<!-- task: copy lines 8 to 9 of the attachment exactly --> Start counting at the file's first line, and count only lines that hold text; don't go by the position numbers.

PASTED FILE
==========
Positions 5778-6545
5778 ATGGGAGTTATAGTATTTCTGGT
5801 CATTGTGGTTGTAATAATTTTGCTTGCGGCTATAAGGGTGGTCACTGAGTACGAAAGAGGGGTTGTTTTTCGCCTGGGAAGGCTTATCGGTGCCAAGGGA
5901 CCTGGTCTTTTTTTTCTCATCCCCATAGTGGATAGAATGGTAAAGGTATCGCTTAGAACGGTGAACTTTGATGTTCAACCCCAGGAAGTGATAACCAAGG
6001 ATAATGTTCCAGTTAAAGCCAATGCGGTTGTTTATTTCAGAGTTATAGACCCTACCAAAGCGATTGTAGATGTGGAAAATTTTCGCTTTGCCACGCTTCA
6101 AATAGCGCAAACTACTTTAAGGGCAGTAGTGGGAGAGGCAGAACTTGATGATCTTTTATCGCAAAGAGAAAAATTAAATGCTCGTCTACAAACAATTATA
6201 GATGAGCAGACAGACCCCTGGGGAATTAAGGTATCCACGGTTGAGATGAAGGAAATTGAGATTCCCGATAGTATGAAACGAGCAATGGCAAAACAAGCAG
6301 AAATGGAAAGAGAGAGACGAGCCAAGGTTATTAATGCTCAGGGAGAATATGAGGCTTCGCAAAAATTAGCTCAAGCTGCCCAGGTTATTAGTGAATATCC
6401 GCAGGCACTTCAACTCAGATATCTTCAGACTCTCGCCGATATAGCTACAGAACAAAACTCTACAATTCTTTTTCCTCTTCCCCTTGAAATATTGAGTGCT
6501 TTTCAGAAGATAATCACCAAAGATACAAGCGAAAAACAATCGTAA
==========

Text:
6301 AAATGGAAAGAGAGAGACGAGCCAAGGTTATTAATGCTCAGGGAGAATATGAGGCTTCGCAAAAATTAGCTCAAGCTGCCCAGGTTATTAGTGAATATCC
6401 GCAGGCACTTCAACTCAGATATCTTCAGACTCTCGCCGATATAGCTACAGAACAAAACTCTACAATTCTTTTTCCTCTTCCCCTTGAAATATTGAGTGCT